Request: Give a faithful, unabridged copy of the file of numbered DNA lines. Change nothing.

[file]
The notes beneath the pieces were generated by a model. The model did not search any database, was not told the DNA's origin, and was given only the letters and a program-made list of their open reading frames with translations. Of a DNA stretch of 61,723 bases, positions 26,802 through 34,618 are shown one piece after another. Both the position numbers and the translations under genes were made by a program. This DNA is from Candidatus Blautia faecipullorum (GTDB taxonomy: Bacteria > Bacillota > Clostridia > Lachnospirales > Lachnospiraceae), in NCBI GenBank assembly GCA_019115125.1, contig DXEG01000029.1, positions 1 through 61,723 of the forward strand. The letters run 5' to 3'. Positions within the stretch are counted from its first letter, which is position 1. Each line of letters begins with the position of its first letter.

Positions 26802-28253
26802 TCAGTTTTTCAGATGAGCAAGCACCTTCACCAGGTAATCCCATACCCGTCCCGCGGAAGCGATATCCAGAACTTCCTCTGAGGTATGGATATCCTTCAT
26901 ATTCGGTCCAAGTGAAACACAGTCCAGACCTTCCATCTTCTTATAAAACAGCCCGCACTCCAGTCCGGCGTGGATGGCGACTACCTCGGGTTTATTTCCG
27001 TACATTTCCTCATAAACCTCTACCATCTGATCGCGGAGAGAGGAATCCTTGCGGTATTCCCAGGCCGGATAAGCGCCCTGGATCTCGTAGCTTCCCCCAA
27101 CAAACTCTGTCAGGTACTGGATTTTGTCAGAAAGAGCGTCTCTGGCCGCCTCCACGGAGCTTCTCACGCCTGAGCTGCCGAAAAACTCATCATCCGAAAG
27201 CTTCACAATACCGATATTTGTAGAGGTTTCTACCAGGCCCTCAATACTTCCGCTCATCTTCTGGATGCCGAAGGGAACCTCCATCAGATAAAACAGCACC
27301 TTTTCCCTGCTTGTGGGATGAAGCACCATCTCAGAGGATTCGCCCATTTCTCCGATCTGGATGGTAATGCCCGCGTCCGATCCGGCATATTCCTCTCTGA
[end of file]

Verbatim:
The notes beneath the pieces were generated by a model. The model did not search any database, was not told the DNA's origin, and was given only the letters and a program-made list of their open reading frames with translations. Of a DNA stretch of 61,723 bases, positions 26,802 through 34,618 are shown one piece after another. Both the position numbers and the translations under genes were made by a program. This DNA is from Candidatus Blautia faecipullorum (GTDB taxonomy: Bacteria > Bacillota > Clostridia > Lachnospirales > Lachnospiraceae), in NCBI GenBank assembly GCA_019115125.1, contig DXEG01000029.1, positions 1 through 61,723 of the forward strand. The letters run 5' to 3'. Positions within the stretch are counted from its first letter, which is position 1. Each line of letters begins with the position of its first letter.

Positions 26802-28253
26802 TCAGTTTTTCAGATGAGCAAGCACCTTCACCAGGTAATCCCATACCCGTCCCGCGGAAGCGATATCCAGAACTTCCTCTGAGGTATGGATATCCTTCAT
26901 ATTCGGTCCAAGTGAAACACAGTCCAGACCTTCCATCTTCTTATAAAACAGCCCGCACTCCAGTCCGGCGTGGATGGCGACTACCTCGGGTTTATTTCCG
27001 TACATTTCCTCATAAACCTCTACCATCTGATCGCGGAGAGAGGAATCCTTGCGGTATTCCCAGGCCGGATAAGCGCCCTGGATCTCGTAGCTTCCCCCAA
27101 CAAACTCTGTCAGGTACTGGATTTTGTCAGAAAGAGCGTCTCTGGCCGCCTCCACGGAGCTTCTCACGCCTGAGCTGCCGAAAAACTCATCATCCGAAAG
27201 CTTCACAATACCGATATTTGTAGAGGTTTCTACCAGGCCCTCAATACTTCCGCTCATCTTCTGGATGCCGAAGGGAACCTCCATCAGATAAAACAGCACC
27301 TTTTCCCTGCTTGTGGGATGAAGCACCATCTCAGAGGATTCGCCCATTTCTCCGATCTGGATGGTAATGCCCGCGTCCGATCCGGCATATTCCTCTCTGA